By Ryohgo Narita and Shinta Fujimoto. Released in Japan by Square Enix, serialization ongoing in the magazine Young Gangan. Released in North America by Yen Press. Translated by Christine Dashiell.
Sometimes you get so used to a specific author’s tropes and themes that you can tell from a cursory read that a work happens to be by that author. That said, it took a while for me to feel like this was written by Narita, the creator of Baccano! and Durarara!!. Starting in a fantasy world with a battle between a paladin and a skeleton lord is not really his deal, at least not in what we’ve seen over here. But once we move back to the modern world, and the “hero” starts describing people as toys? Once you see a sociopath who commits the most horrible crimes with a smile on her face? A ganster-like organization with a “family” feel and cops who are not afraid to use suspicious methods to get justice? Yeah, that’s Narita all right. Here he’s doing a “reverse isekai”, as the death lord from the prologue ends up inside the body of a young man in our world.
Polka is that boy, and his actual self seems to have been moved out of his own body so that the corpse lord can take it over. (It’s OK he ends up inside a plushie shark.) You worry Polka will start up his old ways, but it turns out he was a misunderstood corpse lord with friends who were killed because they associated with him, so it’s all good. Unfortunately, the real Polka has an assassin’s contract out for him, and the assassin, Misaki, is a smiling high school girl who is rather annoyed that the kid she stabbed through the throat sn’t dead. That said, she gets over it rather fast, especially once he kills and then revives her as a corpse – which, honestly, she’s much happier being. Along with a young man who doesn’t seem to leave his control room and communicates through drones, he’s here to figure out this magicless world, though he can still use plenty of magic.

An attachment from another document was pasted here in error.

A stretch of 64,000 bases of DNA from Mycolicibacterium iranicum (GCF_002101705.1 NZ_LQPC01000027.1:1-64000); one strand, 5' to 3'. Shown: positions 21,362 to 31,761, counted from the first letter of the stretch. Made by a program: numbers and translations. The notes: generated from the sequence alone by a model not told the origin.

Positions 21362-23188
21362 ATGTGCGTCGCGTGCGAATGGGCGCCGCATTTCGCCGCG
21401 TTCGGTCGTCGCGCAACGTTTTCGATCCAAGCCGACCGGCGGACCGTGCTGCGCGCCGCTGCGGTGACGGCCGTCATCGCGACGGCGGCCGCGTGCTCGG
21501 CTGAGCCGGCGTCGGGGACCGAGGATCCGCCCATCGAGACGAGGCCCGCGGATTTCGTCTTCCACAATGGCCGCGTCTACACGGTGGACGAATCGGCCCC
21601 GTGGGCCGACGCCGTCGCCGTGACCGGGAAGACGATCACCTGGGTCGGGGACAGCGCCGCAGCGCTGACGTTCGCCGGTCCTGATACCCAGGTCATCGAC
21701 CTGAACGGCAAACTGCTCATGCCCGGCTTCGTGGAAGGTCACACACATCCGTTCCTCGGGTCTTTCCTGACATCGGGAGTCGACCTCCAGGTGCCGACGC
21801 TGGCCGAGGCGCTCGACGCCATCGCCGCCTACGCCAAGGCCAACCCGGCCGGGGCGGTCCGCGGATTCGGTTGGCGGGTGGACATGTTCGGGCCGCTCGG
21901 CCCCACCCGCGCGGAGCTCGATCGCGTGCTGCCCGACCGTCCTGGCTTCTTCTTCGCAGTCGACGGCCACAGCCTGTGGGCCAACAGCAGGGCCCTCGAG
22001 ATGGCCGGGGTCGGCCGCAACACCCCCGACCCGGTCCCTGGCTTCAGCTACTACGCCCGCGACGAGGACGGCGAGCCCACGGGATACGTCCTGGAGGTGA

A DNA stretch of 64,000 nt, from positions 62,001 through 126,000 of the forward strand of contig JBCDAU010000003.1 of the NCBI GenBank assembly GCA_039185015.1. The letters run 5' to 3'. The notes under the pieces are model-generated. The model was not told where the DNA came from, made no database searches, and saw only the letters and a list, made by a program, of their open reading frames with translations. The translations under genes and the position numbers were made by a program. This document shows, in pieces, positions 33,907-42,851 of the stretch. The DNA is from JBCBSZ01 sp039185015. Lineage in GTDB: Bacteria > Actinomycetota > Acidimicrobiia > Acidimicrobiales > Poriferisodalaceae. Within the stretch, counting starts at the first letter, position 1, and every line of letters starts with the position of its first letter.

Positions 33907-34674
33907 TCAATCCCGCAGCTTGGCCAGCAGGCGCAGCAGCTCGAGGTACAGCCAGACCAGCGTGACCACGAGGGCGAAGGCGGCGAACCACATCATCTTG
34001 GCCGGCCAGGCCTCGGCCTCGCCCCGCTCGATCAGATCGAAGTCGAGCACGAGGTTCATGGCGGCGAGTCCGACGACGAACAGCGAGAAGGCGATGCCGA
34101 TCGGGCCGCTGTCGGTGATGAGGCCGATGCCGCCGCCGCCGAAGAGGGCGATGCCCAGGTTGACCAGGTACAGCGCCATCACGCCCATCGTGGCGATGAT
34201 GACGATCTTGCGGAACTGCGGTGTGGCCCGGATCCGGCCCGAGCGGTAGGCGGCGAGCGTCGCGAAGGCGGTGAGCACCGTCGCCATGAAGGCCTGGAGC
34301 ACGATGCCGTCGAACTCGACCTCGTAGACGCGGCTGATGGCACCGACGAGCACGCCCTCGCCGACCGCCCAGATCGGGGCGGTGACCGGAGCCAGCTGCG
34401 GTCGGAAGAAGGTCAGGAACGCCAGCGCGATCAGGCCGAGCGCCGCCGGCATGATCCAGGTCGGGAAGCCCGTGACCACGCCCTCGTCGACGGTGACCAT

Polka, in his “possessed” form, reminds me not a little of Huey Laforet, who also considers people his toys. That said, he’s not QUITE as morally nihilistic as Huey, and can tell right from wrong. Which is more than Misaki, who seems like what you’d get if you fused Anri from DRRR!! and Elmer from Baccano!, horrifying as that thought is. The rest of the cast are still unfolding, though the two police officers seem like they stepped off the pages of Gangsta. For the most part, this is a fun little action manga with a few mysteries, mostly content to coast along on mood. Be advised it’s a rated M title, though you get the sense that this is more the editors telling the creators “insert lesbian sex here” than any real plot relevance. It’s very Murcielago-ish in its lesbian sex scenes.
If you like DRRR!! and Baccano!, you’ll want to pick this up. Fans of reverse isekai and mindless sex and violence might also enjoy it.